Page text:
What Was the Sudanese Dinar (SDD)?
The Sudanese dinar is a now-defunct currency that replaced the first Sudanese Pound (SDP). It was replaced in 2007 by the new Sudanese Pound (SDG). It was in circulation from 1992 through January 2007.
- The Sudanese dinar (SDD) was the official currency of Sudan between 1992 and 2007, when it was succeeded by the new Sudanese Pound (SDG).
- The SDG was issued at a rate of 1:100 SDD.
- The dinar itself replaced the original Sudanese pound.
Understanding the Sudanese Dinar
The Sudanese dinar is a currency that is no longer in circulation. The currency was in use in the nation of Sudan from June 1992 to January 2007. 100 dirham made up one Sudanese dinar which was presented with the symbol of LSd or £Sd. When abbreviated on the forex market, the Sudanese dinar was represented by the acronym SDD
The Sudanese dinar, issued by the Bank of Sudan, first appeared in 1992 when it replaced the Sudanese pound, abbreviated as SDP, at a rate of 1:10. The Sudanese pound had been in circulation from 1956-1992 and was divided into 100 piastre or qirush. Though the dinar replaced the pound, the pound remained the currency used to quote prices in Southern Sudan.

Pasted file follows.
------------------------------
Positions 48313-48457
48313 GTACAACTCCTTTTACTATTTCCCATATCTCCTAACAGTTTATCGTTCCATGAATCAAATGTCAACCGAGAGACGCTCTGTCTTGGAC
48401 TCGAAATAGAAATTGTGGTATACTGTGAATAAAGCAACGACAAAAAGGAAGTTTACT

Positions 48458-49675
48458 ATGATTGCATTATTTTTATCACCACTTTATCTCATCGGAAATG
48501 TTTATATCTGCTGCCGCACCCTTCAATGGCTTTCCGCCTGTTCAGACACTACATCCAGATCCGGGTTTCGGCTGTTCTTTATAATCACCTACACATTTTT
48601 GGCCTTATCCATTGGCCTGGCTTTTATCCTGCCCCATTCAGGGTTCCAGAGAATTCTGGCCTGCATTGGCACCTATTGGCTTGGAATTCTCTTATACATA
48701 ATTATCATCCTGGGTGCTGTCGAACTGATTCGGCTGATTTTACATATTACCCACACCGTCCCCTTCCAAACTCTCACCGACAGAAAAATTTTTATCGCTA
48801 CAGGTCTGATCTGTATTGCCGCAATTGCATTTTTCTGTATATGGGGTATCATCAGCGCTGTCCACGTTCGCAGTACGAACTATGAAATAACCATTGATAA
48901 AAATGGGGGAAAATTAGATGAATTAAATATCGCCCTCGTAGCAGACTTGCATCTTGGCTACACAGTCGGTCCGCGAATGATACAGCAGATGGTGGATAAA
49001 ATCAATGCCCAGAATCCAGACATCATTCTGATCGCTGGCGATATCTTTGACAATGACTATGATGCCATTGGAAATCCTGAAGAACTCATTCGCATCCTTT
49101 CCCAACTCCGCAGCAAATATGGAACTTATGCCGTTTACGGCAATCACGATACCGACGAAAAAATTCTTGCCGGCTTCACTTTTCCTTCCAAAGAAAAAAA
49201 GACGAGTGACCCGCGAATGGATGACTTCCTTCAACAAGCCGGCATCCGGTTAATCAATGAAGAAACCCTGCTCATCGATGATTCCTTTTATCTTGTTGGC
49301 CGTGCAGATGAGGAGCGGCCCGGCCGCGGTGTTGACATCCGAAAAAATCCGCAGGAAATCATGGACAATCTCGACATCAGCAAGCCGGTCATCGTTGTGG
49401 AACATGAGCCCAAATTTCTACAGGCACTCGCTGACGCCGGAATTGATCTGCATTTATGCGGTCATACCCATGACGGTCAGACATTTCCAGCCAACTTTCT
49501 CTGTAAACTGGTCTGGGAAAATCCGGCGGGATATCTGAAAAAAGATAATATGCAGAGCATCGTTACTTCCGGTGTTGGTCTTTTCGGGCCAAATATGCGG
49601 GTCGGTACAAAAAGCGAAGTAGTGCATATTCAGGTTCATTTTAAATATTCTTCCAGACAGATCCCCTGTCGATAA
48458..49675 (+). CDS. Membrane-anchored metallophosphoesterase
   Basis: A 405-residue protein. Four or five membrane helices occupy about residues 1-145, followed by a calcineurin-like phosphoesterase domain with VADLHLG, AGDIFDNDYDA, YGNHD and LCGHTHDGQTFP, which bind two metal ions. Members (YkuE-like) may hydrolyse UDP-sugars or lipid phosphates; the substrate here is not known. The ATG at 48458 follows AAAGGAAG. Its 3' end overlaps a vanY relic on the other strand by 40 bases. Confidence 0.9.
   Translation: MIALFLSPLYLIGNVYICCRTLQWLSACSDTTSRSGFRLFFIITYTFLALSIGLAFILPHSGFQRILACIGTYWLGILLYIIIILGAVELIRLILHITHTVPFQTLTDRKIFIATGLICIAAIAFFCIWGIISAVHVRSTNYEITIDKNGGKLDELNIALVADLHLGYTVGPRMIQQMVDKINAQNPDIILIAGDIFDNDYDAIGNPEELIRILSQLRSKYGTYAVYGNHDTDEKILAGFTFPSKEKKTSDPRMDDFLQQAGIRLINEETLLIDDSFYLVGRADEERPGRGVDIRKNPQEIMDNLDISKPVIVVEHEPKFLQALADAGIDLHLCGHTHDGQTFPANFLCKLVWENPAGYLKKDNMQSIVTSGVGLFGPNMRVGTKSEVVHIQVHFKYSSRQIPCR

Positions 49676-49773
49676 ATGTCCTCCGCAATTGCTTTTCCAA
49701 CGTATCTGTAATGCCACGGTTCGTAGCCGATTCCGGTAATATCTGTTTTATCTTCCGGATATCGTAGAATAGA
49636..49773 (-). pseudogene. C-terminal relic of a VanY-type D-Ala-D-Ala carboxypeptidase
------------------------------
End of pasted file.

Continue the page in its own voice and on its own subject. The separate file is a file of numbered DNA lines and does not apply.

The Sudanese dinar remained in circulation until it was replaced by a second, new iteration of the Sudanese pound, abbreviated as SDG in 2007 at a rate of 1:100. While in circulation, the Bank of Sudan minted Sudanese dinar coins in denominations of 1, 2, 5, 10, 20, and 50 dinar. The government only changed the coinages once, with the issue in 2001 being smaller than the issue that took place in the 1990s. The Sudanese dinar appeared in banknotes with denominations of 5, 10, 25, 50, 100, 200, 500, 1,000, 2,000 and 5,000 dinar.
The Central Bank of Sudan controls minting and circulation of the legal currency, as well as monetary policy and interest rates. The bank also fosters Islamic banking in the region.
History of Sudanese Currency, from Pound to Dinar to Pound Again
In 1956, Sudan replaced the Egyptian Pound with its own pound at par, when Anglo-Egyptian rule ceased on Jan. 1, 1956. Upon gaining their independence, the new Sudanese government issued their own currency, the first iteration of the Sudanese pound. From 1958-1978 the currency was pegged to the U.S. dollar. The Sudanese pound remained in use until it was replaced by the dinar in 1992. During the time of dinar’s run, it was still common in Southern Sudan to quote prices in the pound, and some areas even saw the use of the Kenyan shilling.
The second iteration of the Sudanese pound, issued by the Central Bank of Sudan, began in 2007 at a rate of one pound equaling 100 dinars. The new currency features both English and Arabic names for its denominations. The Central Bank of Sudan, located in the country’s capital, Khartoum, was formed four years after the country's Independence in 1960. The Central Bank of Sudan operates over a dozen branches throughout the country.